Get your tickets for a piping hot parade
THE bagpipes have a long standing history in this town, and next weekend the Bundaberg Caledonian Pipe Band will deliver their eighth annual show while playing to a brand new theme.
"Music from the heather and afar” will be the focus of this year's performance, which the band's secretary Julie Myers defined as music from Scotland and around the world.
"We have taken inspiration from countries including France, Ireland, obviously Scotland, Australia and Polynesia,” Mrs Myers said.
"Every year the Celtic dancers have joined us, and they'll be there again this year, and Bundy Flukes will also be joining us.
"The ukuleles will be playing music from Jamaica and Hawaii, so we will have a broad representation of music from around the world.
"Each individual group is doing their own country, and we will also have a few funny skits happening in between.
"The show will be opening with music from Scotland, and then the opening of the second half will begin with pieces from Ireland.”
Familiar tunes for the Australian segment will include Advance Australia Fair, Click go the Shears, and Waltzing Matilda.
Pipe bands usually include a mix of bagpipes and drums, and the group is lead by a drum major.
"It's an incredibly hard instrument to play,” Mrs Myers said.
"People don't realise they have to memorise all the tunes in their head, because there's no place for music.
"The municipal band have the card that sits in front of them but the pipe band have to march while they breathe, blow, play and march.”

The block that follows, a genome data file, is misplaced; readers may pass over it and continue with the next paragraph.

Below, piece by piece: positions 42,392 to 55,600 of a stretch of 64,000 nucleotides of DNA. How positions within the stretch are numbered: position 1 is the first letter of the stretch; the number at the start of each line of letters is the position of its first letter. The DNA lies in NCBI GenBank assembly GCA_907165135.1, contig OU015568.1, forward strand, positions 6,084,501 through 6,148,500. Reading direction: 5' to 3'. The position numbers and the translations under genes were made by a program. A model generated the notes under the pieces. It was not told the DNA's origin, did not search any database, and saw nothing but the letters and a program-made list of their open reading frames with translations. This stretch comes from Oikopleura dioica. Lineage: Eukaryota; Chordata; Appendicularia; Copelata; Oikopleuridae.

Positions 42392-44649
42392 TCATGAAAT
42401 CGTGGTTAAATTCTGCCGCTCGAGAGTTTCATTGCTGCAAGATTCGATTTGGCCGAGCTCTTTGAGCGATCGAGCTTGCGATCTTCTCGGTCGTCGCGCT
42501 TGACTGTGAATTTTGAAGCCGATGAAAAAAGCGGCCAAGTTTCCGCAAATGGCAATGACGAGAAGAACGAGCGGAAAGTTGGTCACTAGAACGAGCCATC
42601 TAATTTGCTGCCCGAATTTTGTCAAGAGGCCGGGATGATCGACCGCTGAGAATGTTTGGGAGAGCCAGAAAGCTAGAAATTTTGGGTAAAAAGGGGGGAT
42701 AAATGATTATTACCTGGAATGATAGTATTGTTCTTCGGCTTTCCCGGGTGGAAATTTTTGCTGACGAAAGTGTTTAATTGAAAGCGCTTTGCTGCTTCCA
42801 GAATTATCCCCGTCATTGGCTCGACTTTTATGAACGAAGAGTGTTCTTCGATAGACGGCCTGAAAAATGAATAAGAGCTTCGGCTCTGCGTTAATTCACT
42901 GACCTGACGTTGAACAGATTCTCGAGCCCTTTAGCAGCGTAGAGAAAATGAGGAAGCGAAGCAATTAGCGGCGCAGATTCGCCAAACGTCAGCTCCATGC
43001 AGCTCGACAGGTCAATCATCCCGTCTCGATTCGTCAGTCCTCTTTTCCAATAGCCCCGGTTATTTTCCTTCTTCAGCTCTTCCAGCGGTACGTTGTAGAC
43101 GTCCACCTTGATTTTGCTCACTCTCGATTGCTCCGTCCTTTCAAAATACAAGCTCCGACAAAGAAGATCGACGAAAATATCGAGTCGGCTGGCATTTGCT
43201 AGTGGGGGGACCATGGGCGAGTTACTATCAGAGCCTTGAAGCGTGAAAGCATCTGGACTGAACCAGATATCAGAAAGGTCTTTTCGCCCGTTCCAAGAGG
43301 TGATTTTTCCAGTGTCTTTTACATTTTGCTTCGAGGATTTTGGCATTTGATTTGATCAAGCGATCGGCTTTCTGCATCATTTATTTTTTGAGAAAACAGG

The band, who began practising for the event in May, also happen to be Queensland's oldest pipe band.
"The pipe band has been in Bundaberg for 139 years,” Mrs Myers said.
"Some of the band members still use the old pipes they had back in the beginning. We've got pipes made from ivory and wood that are 130 years old.
"It takes about 12 months to learn how to play the bagpipes, and we now have band members who age from 17 through to their 80s.”
The ancient Sutherland tartan wearers also participate in many community events around the region, including the Anzac Day marches, the Childers Festival, Christmas functions and attend care centres for the elderly.
"That's why we need the concerts to keep going year to year,” Mrs Meyers said.
"Throughout the world, pipe bands are very popular. They originally started in the military and there are competitions now in every country.
"They just had the world championships in Edinburgh and the Tattoo. The Moncrieff have also just announced a deal that if you buy a ticket to our show, your ticket to their showing of the Edinburgh Tattoo will only cost $15.”
Tickets to see the Bundaberg Caledonian Pipe Band are $28 for adults and $22 children under the age of 14.